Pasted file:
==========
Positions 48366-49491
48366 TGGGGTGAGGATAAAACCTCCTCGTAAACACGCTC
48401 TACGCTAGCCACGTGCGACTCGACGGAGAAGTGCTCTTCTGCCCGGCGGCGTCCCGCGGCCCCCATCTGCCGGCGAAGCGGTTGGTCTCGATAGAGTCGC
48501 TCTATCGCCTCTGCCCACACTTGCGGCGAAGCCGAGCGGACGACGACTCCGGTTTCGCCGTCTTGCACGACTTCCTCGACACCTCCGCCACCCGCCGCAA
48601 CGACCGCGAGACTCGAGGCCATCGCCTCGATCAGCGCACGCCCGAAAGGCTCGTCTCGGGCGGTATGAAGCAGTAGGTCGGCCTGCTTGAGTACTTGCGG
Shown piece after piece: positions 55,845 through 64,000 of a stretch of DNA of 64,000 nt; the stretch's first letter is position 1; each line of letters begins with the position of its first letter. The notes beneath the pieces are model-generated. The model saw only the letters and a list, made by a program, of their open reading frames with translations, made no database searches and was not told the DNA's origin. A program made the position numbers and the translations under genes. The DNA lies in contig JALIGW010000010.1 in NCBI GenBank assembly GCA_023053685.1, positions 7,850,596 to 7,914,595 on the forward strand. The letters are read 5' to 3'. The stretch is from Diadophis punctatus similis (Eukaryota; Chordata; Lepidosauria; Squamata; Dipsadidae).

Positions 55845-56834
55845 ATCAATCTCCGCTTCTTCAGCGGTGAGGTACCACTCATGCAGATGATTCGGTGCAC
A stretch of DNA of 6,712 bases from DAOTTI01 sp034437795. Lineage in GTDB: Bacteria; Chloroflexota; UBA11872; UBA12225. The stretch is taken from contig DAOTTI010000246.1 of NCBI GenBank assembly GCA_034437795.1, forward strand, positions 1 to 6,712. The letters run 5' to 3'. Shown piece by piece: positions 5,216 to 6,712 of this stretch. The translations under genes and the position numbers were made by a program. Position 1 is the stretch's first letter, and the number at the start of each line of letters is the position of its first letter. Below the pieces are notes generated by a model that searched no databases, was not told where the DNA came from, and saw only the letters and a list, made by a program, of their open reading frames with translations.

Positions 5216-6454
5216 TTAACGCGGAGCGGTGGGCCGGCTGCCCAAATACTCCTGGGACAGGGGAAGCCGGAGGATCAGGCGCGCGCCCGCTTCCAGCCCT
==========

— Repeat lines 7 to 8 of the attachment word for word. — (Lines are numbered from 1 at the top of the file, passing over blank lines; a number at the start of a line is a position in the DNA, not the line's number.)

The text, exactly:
Positions 55845-56834
55845 ATCAATCTCCGCTTCTTCAGCGGTGAGGTACCACTCATGCAGATGATTCGGTGCAC